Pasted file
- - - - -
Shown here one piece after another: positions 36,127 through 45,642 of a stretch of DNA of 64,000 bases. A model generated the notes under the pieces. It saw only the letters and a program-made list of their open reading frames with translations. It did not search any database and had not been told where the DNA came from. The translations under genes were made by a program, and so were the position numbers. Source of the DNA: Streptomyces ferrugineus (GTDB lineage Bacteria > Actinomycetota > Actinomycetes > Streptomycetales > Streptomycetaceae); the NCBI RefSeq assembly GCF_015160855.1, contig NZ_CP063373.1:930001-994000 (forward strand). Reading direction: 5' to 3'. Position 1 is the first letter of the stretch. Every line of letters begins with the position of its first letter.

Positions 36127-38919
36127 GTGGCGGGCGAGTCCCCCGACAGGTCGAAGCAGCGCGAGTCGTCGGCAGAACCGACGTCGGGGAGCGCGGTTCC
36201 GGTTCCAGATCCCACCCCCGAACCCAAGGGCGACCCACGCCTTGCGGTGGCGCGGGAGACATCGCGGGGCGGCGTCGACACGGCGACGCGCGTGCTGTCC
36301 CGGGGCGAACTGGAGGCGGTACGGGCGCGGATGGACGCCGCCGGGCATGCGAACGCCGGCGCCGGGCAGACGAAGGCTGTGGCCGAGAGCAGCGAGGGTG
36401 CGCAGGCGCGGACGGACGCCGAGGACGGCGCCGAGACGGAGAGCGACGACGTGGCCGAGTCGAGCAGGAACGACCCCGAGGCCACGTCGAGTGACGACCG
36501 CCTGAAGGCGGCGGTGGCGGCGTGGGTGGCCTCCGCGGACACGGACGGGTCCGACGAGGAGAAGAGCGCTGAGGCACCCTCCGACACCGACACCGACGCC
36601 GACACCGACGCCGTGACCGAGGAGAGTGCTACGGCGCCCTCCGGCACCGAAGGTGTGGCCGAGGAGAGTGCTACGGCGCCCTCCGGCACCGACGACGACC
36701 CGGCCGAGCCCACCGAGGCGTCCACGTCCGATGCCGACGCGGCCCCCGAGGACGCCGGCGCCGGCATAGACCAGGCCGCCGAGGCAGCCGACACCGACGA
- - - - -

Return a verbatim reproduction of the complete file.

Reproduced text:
Shown here one piece after another: positions 36,127 through 45,642 of a stretch of DNA of 64,000 bases. A model generated the notes under the pieces. It saw only the letters and a program-made list of their open reading frames with translations. It did not search any database and had not been told where the DNA came from. The translations under genes were made by a program, and so were the position numbers. Source of the DNA: Streptomyces ferrugineus (GTDB lineage Bacteria > Actinomycetota > Actinomycetes > Streptomycetales > Streptomycetaceae); the NCBI RefSeq assembly GCF_015160855.1, contig NZ_CP063373.1:930001-994000 (forward strand). Reading direction: 5' to 3'. Position 1 is the first letter of the stretch. Every line of letters begins with the position of its first letter.

Positions 36127-38919
36127 GTGGCGGGCGAGTCCCCCGACAGGTCGAAGCAGCGCGAGTCGTCGGCAGAACCGACGTCGGGGAGCGCGGTTCC
36201 GGTTCCAGATCCCACCCCCGAACCCAAGGGCGACCCACGCCTTGCGGTGGCGCGGGAGACATCGCGGGGCGGCGTCGACACGGCGACGCGCGTGCTGTCC
36301 CGGGGCGAACTGGAGGCGGTACGGGCGCGGATGGACGCCGCCGGGCATGCGAACGCCGGCGCCGGGCAGACGAAGGCTGTGGCCGAGAGCAGCGAGGGTG
36401 CGCAGGCGCGGACGGACGCCGAGGACGGCGCCGAGACGGAGAGCGACGACGTGGCCGAGTCGAGCAGGAACGACCCCGAGGCCACGTCGAGTGACGACCG
36501 CCTGAAGGCGGCGGTGGCGGCGTGGGTGGCCTCCGCGGACACGGACGGGTCCGACGAGGAGAAGAGCGCTGAGGCACCCTCCGACACCGACACCGACGCC
36601 GACACCGACGCCGTGACCGAGGAGAGTGCTACGGCGCCCTCCGGCACCGAAGGTGTGGCCGAGGAGAGTGCTACGGCGCCCTCCGGCACCGACGACGACC
36701 CGGCCGAGCCCACCGAGGCGTCCACGTCCGATGCCGACGCGGCCCCCGAGGACGCCGGCGCCGGCATAGACCAGGCCGCCGAGGCAGCCGACACCGACGA